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Letters to N.Y. mayor contained ricin

Published: Tuesday, June 30 2015 11:05 p.m. MDT

FILE - In this Jan. 14, 2013 photo, New York City Mayor Michael Bloomberg speaks at a gun violence summit at Johns Hopkins Bloomberg School of Public Health in Baltimore, where he outlined his proposals for federal gun control reforms. Police said Wednesday, May 29, 2013, that threatening letters containing traces of the poison ricin were opened Friday, May 24, 2013 at New York City?s mail sorting facility and Sunday, May 26, in Washington at the headquarters of the nonprofit started by Bloomberg, Mayors Against Illegal Guns. Both were addressed to Bloomberg and contained threats referencing the debate on gun laws. (AP Photo/Patrick Semansky, File) (Associated Press) FILE - In this Jan. 14, 2013 photo, New York City Mayor Michael Bloomberg speaks at a gun violence summit at Johns Hopkins Bloomberg School of Public Health in Baltimore, where he outlined his proposals for federal gun control reforms. Police said Wednesday, May 29, 2013, that threatening letters containing traces of the poison ricin were opened Friday, May 24, 2013 at New York City?s mail sorting facility and Sunday, May 26, in Washington at the headquarters of the nonprofit started by Bloomberg, Mayors Against Illegal Guns. Both were addressed to Bloomberg and contained threats referencing the debate on gun laws. (AP Photo/Patrick Semansky, File) (Associated Press)

NEW YORK — Two threatening letters sent to Mayor Michael Bloomberg in New York and his gun-control group in Washington contained traces of the deadly poison ricin, police said Wednesday.

The anonymous letters were opened in New York on Friday at the city's mail facility in Manhattan and in Washington on Sunday at an office used by Mayors Against Illegal Guns, the nonprofit started by Bloomberg, police said.

Chief New York Police spokesman Paul Browne said preliminary testing indicted the presence of ricin in both letters but that more testing would be done. He said the threats contained references to the debate on gun laws and an oily pinkish-orange substance.

The billionaire mayor has emerged as one of the country's most potent gun-control advocates, able to press his case with both his public position and his private money.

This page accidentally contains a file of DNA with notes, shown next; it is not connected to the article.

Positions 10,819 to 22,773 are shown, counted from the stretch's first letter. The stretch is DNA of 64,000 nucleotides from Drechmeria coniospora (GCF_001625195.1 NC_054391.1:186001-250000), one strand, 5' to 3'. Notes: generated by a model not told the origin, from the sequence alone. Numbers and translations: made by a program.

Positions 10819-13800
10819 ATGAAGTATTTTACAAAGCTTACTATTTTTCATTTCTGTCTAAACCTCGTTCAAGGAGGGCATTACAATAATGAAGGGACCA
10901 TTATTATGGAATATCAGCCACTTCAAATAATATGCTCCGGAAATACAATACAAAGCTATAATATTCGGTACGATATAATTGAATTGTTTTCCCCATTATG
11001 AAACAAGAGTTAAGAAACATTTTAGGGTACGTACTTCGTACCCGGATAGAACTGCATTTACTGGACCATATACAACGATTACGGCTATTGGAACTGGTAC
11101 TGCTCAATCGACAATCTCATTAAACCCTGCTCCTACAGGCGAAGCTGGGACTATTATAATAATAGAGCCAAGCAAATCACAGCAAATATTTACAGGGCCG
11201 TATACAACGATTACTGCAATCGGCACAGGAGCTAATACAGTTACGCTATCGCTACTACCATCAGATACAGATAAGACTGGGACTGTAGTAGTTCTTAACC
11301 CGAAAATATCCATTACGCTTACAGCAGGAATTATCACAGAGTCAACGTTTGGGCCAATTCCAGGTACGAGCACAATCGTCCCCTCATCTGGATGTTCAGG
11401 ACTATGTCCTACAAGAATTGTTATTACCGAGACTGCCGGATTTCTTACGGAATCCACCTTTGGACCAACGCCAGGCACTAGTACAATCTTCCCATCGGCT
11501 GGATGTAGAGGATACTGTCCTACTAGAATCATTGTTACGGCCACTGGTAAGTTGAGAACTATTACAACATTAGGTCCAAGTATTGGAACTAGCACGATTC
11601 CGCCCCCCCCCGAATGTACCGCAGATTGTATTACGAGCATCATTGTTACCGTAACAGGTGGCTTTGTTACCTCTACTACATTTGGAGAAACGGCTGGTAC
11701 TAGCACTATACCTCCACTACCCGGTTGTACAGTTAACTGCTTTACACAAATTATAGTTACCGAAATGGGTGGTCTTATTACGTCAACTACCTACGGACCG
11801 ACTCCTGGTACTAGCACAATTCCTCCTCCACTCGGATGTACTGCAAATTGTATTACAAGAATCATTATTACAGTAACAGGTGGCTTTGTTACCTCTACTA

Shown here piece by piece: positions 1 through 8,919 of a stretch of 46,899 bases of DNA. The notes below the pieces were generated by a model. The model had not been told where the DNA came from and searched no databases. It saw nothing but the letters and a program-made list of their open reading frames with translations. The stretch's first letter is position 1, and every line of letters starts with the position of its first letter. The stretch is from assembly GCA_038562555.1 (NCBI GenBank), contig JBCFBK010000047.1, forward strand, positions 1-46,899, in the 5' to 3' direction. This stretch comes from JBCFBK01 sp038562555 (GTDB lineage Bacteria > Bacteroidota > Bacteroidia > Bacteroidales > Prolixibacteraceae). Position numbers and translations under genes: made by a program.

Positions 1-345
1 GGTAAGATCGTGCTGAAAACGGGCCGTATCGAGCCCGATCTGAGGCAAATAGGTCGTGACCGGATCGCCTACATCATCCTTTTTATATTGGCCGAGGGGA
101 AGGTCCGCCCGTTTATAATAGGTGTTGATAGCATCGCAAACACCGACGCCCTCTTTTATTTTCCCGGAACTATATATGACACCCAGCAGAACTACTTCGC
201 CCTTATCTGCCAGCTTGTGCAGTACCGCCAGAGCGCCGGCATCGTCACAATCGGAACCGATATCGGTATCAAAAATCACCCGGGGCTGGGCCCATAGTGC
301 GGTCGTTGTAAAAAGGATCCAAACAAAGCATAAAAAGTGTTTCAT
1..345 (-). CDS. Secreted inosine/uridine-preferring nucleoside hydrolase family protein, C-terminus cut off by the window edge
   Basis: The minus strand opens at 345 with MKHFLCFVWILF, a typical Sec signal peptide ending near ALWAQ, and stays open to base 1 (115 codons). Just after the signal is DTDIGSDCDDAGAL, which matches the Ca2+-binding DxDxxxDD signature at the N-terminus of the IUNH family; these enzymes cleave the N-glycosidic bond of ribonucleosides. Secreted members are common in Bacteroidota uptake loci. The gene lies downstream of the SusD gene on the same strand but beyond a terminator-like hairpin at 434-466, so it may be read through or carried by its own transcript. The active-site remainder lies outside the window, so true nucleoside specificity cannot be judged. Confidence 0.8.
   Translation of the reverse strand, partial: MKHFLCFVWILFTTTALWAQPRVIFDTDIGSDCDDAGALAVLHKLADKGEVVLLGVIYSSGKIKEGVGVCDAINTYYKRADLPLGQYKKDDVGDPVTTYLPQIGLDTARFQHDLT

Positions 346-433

The people who initially came into contact with the letters showed no symptoms of exposure to the poison, but three officers who later examined the New York letter experienced some minor symptoms that have since abated, police said.

FILE- In this April 25, 2013 file photo, New York City Mayor Michael Bloomberg, right is joined by New York City Police Commissioner Raymond Kelly, left, during a news conference in New York. New York City Police said on Wednesday, May 29, 2013 that two anonymous letters sent to Bloomberg, one in New York and one in Washington, contained traces of the deadly poison ricin. Police say civilian personnel who came into contact with the letters were not showing any symptoms, but some officers who later examined the one in New York were. (AP Photo/Mark Lennihan, File) (Associated Press) FILE- In this April 25, 2013 file photo, New York City Mayor Michael Bloomberg, right is joined by New York City Police Commissioner Raymond Kelly, left, during a news conference in New York. New York City Police said on Wednesday, May 29, 2013 that two anonymous letters sent to Bloomberg, one in New York and one in Washington, contained traces of the deadly poison ricin. Police say civilian personnel who came into contact with the letters were not showing any symptoms, but some officers who later examined the one in New York were. (AP Photo/Mark Lennihan, File) (Associated Press)

Browne would not comment on what specific threats were made or where the letters were postmarked, and would also not say whether the letters were believed to be linked to any other recent ricin cases.

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